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U.S. asking China to help rein in North Koreans

By Helene Cooper and Martin Fackler

New York Times News Service

Published: Thursday, Nov. 25 2010 8:35 p.m. MST

WASHINGTON — The Obama administration began a broad effort Wednesday to enlist China to help rein in North Korea in the wake of its deadly attack Tuesday on South Korea.

Adm. Mike Mullen, chairman of the Joint Chiefs of Staff, urged China to act, calling Beijing "absolutely critical" to the international effort to get North Korea to stop its military provocations.

"It's very important for China to lead," Mullen said Wednesday on the ABC program "The View." "The one country that has influence in Pyongyang is China."

President Barack Obama was preparing to make a telephone plea to President Hu Jintao of China, White House officials said. They added that Secretary of State Hillary Rodham Clinton would likely be calling China's foreign minister, Yang Jiechi, to follow up on similar calls from other senior U.S. officials to their Chinese counterparts.

But few analysts expect China, wary of destabilizing the North, its unpredictable neighbor, to employ its economic and military leverage in any substantial way to try to alter North Korea's behavior. And in Seoul, the South Korean government was left struggling to find the right response, as President Lee Myung-bak found himself with no clear way to proceed despite his past vows to take a hard line against the North.

Lee spent Wednesday conferring with generals and talking on the phone with world leaders like Obama, who offered him their sympathy and support over the artillery attack Tuesday on a South Korean island, the latest in a series of provocations by the North.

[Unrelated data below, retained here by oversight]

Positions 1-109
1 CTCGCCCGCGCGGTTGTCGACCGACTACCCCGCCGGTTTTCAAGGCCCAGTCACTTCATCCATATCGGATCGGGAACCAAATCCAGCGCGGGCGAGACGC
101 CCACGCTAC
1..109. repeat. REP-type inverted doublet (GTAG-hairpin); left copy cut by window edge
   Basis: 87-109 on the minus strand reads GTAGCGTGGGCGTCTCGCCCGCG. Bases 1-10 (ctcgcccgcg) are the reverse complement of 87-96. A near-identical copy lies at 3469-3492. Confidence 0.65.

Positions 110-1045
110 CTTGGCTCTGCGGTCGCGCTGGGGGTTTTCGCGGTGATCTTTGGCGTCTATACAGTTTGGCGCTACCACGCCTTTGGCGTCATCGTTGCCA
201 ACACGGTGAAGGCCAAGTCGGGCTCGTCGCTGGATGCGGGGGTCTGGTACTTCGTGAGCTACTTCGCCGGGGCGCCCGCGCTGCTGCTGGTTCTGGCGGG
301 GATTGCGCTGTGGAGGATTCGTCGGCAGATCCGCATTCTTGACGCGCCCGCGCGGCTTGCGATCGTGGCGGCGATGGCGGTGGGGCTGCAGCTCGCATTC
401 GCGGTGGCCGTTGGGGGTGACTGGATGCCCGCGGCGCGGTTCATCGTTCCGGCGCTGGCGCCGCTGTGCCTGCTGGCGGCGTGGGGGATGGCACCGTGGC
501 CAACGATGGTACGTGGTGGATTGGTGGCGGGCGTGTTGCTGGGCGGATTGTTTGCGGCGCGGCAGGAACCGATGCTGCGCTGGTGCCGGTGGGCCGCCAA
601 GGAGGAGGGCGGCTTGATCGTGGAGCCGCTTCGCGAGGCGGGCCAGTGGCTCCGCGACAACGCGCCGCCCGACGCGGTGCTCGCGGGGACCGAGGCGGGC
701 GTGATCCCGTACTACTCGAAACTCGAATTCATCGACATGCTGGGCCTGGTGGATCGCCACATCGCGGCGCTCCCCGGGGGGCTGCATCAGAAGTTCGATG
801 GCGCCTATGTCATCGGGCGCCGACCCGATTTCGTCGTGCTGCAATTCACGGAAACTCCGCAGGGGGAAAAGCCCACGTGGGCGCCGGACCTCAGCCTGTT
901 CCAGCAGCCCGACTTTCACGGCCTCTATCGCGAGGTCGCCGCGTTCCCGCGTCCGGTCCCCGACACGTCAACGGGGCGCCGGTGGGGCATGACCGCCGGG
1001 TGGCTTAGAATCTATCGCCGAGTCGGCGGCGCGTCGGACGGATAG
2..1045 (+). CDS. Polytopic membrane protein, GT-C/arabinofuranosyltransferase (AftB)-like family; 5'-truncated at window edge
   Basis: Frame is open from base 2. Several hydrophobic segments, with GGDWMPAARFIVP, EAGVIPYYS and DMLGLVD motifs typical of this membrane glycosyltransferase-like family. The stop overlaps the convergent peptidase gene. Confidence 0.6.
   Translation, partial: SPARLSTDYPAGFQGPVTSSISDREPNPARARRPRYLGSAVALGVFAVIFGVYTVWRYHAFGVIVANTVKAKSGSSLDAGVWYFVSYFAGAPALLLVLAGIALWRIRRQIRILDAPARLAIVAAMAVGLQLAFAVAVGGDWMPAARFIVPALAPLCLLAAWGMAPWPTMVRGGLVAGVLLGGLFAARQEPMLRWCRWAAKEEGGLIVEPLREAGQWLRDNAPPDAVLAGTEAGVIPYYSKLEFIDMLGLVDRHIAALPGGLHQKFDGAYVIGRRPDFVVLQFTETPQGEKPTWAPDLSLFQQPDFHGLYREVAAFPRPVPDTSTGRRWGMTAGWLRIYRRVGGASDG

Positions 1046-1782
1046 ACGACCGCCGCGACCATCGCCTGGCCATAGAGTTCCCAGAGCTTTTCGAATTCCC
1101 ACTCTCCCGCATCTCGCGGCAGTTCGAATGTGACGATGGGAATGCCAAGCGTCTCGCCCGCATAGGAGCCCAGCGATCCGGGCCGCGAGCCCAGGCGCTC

Lee's government also traded threats with the North, warning of heavy retaliation should North Korea attack again, while the North warned against even the slightest incursions into its territory.

But despite the strong words, South Korea is showing few signs of actually planning a more forceful retaliation for the attack on Yeonpyeong Island, in which two civilians and two marines were killed. While the South placed its armed forces on high alert and sent F-15 fighter jets to the area, its only military response so far came during the attack itself, when marines on the island returned fire at North Korean positions.

On Thursday, the South's government ordered the deployment of extra troops on islands near the disputed border with North Korea, Reuters reported

On Wednesday, during an emergency session of the National Assembly, South Korea's legislature, right-wing lawmakers called for bolder military action in response to the island's shelling. They also criticized Lee for not retaliating immediately with greater force.

Although China has in the past tried to influence North Korea, it has been reluctant to do so in recent months. The reason in part, analysts say, is that Beijing does not want to destabilize the North when it is in the middle of a succession process brought on by the illness of its leader, Kim Jong Il, who is believed to be making way for one of his sons, Kim Jong Un, to take over.

Obama's decision to accelerate the deployment of a U.S. aircraft carrier group to the region is intended to prod the Chinese.

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